4. A numbing medicine (local anesthetic) will be injected at the head frame pin insertion sites. The head frame will be attached to your head with pins that are inserted into your skull. You may feel some pressure during the placement of the head frame. This feeling should go away in a few minutes.
  5. After the head frame is attached, you'll undergo brain imaging. This is done so that the location of the brain tumor or lesion can be precisely found for the treatment. The brain imaging may be done with a CT scan or MRI. After the brain imaging, the team will use the images to create your treatment plan. In some cases, the imaging may be done before the day of your radiosurgery.
  6. You'll be taken into the room where the Gamma Knife equipment is located. You'll lie down on a sliding table. A special helmet called a collimator helmet may be fitted over the head frame. The collimator helmet has 201 holes in it. These holes allow radiation beams to pass through it into your brain in a precise pattern that is determined by a computer.
  7. Once the helmet is in place, the table will slide into the Gamma Knife unit. You may hear a clicking sound as the helmet moves into place in the machine.
  8. The treatment team will go into another room. You can talk with the team through an intercom. They can hear you at all times. You'll be watched on a video monitor.
  9. You will not feel or hear anything from the Gamma Knife unit during the treatment session.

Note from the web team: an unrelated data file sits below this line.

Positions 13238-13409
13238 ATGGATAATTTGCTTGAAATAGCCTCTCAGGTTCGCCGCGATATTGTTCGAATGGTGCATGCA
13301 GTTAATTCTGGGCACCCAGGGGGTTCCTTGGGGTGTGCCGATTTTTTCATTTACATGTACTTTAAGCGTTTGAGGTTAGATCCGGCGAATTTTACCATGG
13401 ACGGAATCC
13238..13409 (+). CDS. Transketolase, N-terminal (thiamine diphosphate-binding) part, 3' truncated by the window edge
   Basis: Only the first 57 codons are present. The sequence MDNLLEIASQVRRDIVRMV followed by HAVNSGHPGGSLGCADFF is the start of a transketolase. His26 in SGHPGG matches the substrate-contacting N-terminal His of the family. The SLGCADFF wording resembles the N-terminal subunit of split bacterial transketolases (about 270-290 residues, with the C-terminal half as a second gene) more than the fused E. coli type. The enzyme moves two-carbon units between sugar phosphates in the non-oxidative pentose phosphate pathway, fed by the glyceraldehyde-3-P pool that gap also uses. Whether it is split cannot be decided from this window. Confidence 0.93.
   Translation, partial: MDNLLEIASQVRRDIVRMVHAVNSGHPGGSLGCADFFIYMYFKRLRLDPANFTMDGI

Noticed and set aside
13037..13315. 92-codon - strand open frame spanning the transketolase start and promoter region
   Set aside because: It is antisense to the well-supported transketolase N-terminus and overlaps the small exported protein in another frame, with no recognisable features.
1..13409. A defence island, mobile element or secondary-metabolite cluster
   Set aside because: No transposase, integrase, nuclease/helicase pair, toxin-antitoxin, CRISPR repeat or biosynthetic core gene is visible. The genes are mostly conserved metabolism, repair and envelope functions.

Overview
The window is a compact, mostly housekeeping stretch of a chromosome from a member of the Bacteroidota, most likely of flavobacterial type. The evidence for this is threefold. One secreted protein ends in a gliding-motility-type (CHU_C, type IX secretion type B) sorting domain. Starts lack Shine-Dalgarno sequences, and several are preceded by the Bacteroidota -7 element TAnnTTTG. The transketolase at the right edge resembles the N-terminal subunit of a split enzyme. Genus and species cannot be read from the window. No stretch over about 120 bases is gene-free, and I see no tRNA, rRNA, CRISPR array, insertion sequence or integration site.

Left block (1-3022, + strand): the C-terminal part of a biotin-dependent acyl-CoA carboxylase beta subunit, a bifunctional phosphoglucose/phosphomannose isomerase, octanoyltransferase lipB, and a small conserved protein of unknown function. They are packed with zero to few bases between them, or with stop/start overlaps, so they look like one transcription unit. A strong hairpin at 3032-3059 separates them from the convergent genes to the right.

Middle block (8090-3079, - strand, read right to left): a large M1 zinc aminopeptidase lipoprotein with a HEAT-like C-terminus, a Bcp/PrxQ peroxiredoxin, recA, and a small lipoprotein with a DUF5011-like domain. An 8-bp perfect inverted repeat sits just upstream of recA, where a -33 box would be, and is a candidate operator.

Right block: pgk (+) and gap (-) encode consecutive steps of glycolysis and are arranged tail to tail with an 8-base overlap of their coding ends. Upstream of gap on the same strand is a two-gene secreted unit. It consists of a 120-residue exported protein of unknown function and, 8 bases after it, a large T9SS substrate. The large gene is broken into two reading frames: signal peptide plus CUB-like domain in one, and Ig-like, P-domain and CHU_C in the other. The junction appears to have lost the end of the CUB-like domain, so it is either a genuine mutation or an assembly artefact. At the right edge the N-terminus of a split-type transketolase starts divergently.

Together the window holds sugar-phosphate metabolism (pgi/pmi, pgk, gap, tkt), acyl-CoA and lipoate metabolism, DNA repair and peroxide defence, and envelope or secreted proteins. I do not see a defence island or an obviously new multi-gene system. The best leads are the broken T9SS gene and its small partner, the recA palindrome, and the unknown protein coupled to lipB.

10. The treatment session may last 2 to 4 hours. The length of the session will depend on the treatment plan created for you.
  11. After the session is over, the table will slide out of the Gamma Knife machine. You'll be able to get up, unless you had an angiogram before the Gamma Knife procedure.
  12. The head frame will be removed. The pin insertion sites will be cleaned. Sterile dressings will be put on the sites.

What happens after Gamma Knife radiosurgery?

After the procedure, you'll be watched for a period of time.

Once you're able to drink, the IV line will be removed. You may eat and drink as you're able. You may feel some discomfort after the procedure, such as a headache or nausea. Tell your healthcare provider so you can be treated for these effects.

You'll most likely go home at the end of the day. You'll need to have someone drive you home. If needed, you may stay in the hospital overnight. Once you’re home, you may go back to your normal diet, medicines, and activities, unless your provider tells you something different. You may be told to avoid strenuous activity for a period of time.

You'll most likely be allowed to gently shampoo your hair the day after the procedure. But, don't scrub the pin sites on your head until they've completed healed. Healing usually takes about a week.

Call your provider if you have any of the below:

  • Severe headache that’s not relieved by pain medicine
  • Any weakness, numbness, or vision problems that are new or worse
  • Bleeding or other fluid leaking from the pin sites that doesn’t stop
  • Seizures

Your provider may give you other instructions after the procedure.

Next steps

Before you agree to the test or the procedure make sure you know:

  • The name of the test or procedure
  • The reason you are having the test or procedure
  • What results to expect and what they mean
  • The risks and benefits of the test or procedure
  • What the possible side effects or complications are
  • When and where you are to have the test or procedure
  • Who will do the test or procedure and what that person’s qualifications are
  • What would happen if you did not have the test or procedure
  • Any alternative tests or procedures to think about
  • When and how you will get the results
  • Who to call after the test or procedure if you have questions or problems
  • How much you will have to pay for the test or procedure